“I think if you give a grant to those students then you might encourage even more to consider applying for university in the first place and think it is actually something they can really aspire to – and that it won’t land them in additional debt at the end of the day,” Mr Bradshaw added.
One option includes providing a “living wage” grant of £8,192 a year for students eligible for free schools meals, which they said would reduce the debt of eligible students by £27,800.
“It could be very targeted, really cost-effective and actually make quite a substantial difference to those from disadvantaged backgrounds who may inherently be very nervous about taking on an additional loan. Actually the grant could work in their favour,” Mr Bradshaw said.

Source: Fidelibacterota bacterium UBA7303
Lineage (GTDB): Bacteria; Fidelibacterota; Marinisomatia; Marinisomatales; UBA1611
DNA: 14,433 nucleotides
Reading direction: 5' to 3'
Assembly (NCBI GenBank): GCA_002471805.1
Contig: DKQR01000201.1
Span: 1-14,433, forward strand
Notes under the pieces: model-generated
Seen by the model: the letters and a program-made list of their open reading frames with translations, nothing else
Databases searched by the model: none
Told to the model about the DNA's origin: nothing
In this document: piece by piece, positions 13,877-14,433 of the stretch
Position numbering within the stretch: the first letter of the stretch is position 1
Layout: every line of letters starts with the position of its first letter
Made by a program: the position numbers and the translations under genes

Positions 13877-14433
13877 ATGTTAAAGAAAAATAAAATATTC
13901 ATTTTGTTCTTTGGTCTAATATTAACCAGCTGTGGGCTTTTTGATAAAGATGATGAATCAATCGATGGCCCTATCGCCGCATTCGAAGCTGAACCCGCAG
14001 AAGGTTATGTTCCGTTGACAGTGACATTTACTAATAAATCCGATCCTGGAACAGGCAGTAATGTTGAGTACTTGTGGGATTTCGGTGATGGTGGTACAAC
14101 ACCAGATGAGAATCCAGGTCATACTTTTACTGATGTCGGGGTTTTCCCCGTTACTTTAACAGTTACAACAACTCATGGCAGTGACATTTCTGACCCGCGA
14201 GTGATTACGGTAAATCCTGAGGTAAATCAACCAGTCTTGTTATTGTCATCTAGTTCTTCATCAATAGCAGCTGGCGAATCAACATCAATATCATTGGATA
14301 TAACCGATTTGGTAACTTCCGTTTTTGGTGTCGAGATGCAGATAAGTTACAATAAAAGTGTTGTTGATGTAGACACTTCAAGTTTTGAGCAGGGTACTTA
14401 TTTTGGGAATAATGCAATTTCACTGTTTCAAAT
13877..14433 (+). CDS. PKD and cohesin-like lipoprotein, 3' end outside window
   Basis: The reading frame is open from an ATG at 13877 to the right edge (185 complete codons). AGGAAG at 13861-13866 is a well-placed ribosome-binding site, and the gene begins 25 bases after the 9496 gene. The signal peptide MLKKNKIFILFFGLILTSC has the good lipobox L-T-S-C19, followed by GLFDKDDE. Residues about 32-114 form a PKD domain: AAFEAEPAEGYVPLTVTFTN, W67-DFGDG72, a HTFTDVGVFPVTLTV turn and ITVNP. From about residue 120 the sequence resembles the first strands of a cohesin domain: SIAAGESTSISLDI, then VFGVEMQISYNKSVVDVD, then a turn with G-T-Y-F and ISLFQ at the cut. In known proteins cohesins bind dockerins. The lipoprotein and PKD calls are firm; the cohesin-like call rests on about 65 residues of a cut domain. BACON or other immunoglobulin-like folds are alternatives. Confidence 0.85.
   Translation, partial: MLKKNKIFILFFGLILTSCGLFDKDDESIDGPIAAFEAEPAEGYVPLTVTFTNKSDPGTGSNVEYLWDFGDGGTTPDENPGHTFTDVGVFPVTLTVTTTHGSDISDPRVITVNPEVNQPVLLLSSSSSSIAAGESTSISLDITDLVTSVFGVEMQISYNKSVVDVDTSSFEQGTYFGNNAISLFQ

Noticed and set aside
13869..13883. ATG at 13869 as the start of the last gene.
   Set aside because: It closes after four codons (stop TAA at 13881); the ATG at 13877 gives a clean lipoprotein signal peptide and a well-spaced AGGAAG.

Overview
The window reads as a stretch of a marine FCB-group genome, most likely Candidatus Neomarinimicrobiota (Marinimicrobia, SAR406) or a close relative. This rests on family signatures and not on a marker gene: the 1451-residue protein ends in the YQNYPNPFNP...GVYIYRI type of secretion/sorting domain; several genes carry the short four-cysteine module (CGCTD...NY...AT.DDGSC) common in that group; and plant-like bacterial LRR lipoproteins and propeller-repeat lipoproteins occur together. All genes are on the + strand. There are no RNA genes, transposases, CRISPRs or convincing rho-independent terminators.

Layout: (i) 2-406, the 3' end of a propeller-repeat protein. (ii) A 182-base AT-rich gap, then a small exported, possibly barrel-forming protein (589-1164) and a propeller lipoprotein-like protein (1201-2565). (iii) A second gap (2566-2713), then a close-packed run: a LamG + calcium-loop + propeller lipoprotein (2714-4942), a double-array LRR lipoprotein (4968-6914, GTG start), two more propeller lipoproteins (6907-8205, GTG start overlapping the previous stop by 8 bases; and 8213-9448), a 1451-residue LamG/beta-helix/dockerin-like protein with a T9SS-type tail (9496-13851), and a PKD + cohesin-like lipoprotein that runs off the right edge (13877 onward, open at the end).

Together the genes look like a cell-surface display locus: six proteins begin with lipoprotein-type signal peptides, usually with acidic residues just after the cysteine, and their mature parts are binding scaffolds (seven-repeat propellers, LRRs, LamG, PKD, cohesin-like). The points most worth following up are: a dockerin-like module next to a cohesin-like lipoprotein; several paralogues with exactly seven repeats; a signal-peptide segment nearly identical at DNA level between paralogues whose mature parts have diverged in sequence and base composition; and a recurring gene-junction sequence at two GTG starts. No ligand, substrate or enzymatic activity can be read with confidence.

The Russell Group said it was too early to say whether the removal of the grants in 2016 had affected the number of students admitted to higher education from poorer households.
But when asked whether £9,250 a year tuition fees and the loss of maintenance grants could be putting students from poorer backgrounds off going to university, Mr Bradshaw admitted: “Yes it might be. The student loans system is very complicated and difficult to understand.”
Welcoming Mr Bradshaw’s suggestion that maintenance grants be introduced, Amatey Doku, National Union of Students (NUS) vice president for higher education, told The Independent that it was “a terrible mistake” for the government to have scrapped them.